Itchy skin, also known as pruritus, develops for a number of reasons, ranging from eczema and dry skin to allergic reactions and bug bites. It also can be a sign of a serious illness. Itchy skin that lasts for an instant is annoying and uncomfortable, but unrelenting pruritus can be unbearable. The first step in finding relief is finding out why your skin is itchy.
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Internal and environmental triggers cause skin cells to release several chemicals, including histamines. Histamines dilate your blood vessels and stimulate nerve fibers that produce an itchy sensation. Antihistamines block the release of histamines and thus help relieve the itch. Itching is useful because it leads you to scratch and thus remove anything that may be irritating the skin, such as an insect. Oftentimes, scratching relieves the itch only temporarily and may intensify the itching sensation.
The scope of the affected area that's itchy can be a good indicator of the cause; for example, a localized itch on your arm may simply be the result of a bug bite. On the other hand, a mole that becomes dark and itchy may indicate a malignancy. Widespread itching often is the result of an internal cause, such as an allergic reaction. Kidney failure is a common cause of overall itchiness. Severe itchiness is a symptom of other serious illnesses: hepatitis, thyroid diseases, blood disorders, jaundice and HIV. Other causes of unbearably itchy skin include reactions to medication and hormonal changes during pregnancy.
Itchiness can result from external factors that irritate the skin. Dry skin itches when the body's natural moisture dissipates, either from environmental factors such as cold weather or dry heat, or personal hygiene such as bathing too little or not enough. There are a plethora of external causes that can cause severe itchiness; irritating chemicals, insect bites, poison ivy and parasites are just a few.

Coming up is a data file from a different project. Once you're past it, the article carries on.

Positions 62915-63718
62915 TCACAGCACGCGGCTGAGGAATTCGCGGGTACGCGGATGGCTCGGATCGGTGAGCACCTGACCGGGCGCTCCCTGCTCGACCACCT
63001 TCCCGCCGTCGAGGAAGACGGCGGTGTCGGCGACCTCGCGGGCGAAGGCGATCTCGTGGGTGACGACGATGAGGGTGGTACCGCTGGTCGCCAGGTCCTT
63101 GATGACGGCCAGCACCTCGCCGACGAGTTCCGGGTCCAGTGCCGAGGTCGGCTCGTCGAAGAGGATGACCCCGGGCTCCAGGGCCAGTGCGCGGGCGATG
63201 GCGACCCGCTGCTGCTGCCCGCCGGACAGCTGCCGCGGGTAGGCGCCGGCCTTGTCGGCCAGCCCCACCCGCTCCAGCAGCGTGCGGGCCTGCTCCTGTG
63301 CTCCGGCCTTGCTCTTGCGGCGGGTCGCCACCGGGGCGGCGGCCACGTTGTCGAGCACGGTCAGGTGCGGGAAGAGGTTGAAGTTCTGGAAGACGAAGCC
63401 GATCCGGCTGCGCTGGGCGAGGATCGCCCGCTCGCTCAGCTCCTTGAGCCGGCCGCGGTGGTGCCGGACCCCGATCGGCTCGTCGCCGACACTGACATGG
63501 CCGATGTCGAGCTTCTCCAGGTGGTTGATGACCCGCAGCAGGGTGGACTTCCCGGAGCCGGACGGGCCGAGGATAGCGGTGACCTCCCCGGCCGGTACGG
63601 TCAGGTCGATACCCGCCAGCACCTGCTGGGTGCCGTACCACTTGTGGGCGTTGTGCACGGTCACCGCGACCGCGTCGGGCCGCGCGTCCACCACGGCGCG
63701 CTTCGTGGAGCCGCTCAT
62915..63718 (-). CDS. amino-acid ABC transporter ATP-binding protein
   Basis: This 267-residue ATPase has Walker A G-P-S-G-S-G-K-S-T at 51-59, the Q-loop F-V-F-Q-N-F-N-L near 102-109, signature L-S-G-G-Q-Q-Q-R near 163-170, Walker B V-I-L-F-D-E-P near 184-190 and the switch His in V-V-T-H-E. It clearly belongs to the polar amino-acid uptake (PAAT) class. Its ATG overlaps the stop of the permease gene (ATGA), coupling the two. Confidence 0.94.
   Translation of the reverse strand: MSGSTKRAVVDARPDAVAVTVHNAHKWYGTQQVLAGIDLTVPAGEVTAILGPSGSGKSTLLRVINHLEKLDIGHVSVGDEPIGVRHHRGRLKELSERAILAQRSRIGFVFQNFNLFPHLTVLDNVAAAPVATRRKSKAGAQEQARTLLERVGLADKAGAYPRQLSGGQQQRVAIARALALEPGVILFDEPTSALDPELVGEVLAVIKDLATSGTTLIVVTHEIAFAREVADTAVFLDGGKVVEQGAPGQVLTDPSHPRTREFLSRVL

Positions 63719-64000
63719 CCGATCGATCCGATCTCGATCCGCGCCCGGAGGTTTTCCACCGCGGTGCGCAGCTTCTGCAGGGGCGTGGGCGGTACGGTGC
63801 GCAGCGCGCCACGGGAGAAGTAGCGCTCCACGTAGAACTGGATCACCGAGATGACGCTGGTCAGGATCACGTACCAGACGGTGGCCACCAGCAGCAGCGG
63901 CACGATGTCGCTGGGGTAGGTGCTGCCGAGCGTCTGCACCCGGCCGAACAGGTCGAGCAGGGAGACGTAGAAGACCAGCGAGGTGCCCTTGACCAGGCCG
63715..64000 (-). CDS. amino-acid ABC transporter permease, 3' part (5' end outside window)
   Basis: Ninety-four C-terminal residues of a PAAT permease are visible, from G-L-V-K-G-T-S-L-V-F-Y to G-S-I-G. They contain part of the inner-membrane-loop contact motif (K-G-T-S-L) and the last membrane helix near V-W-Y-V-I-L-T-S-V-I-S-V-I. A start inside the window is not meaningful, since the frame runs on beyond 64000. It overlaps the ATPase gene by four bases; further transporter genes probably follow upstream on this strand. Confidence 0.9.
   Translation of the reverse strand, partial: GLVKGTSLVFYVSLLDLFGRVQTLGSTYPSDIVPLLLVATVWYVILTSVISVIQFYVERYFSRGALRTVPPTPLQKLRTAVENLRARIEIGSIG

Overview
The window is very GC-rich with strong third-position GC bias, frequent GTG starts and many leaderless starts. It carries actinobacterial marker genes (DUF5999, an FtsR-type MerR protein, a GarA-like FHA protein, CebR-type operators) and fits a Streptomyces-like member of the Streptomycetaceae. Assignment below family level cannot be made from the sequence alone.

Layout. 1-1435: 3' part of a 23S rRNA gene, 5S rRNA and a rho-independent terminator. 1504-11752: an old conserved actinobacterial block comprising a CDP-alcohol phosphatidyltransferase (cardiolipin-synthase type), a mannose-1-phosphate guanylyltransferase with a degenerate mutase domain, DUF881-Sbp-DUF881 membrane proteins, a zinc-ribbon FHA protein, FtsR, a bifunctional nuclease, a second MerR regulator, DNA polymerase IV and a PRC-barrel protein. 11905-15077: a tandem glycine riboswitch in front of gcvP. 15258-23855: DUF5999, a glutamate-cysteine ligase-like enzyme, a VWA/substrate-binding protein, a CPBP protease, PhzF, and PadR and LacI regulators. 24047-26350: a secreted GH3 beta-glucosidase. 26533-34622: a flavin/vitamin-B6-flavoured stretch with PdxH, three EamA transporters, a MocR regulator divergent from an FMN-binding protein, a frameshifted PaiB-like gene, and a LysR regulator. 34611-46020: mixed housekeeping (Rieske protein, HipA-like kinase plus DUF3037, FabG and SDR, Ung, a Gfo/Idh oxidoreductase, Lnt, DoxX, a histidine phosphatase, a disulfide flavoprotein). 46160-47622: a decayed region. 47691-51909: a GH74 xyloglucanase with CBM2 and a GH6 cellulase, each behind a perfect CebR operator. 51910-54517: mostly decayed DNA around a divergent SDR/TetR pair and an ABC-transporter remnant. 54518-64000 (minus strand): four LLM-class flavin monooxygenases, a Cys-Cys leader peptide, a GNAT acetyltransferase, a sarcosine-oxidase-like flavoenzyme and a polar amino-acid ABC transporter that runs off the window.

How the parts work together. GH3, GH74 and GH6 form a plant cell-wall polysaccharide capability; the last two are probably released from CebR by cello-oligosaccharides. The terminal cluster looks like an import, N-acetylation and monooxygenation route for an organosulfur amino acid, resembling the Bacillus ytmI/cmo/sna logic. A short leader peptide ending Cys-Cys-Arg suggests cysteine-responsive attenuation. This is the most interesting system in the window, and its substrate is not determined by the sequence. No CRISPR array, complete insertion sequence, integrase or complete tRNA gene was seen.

It is important to treat persistent itchiness because scratching can intensify the itchy sensation, causing you to scratch harder and longer, often to the point of injuring the skin. This can lead to serious bacterial infections and even permanent scarring. Persistent scratching also can lead to neurodermititis, a condition where the skin becomes thick and leathery.
A doctor can perform several diagnostic tests to determine the cause of unbearably itchy skin and then recommend treatment. Treating the underlying illness will help relieve itchiness in the case of some diseases, such as kidney failure, anemia or thyroid problems. Oral antihistamines and corticoid steroid creams can help relieve itching from skin inflammation. Several topical ointments -- menthol lotions, calamine and camphor ointments -- offer short-term relief; moisturizing lotions, a cold compress and lukewarm baths also help. If you are suffering from severe itching and your condition is not improving, consult a medical professional.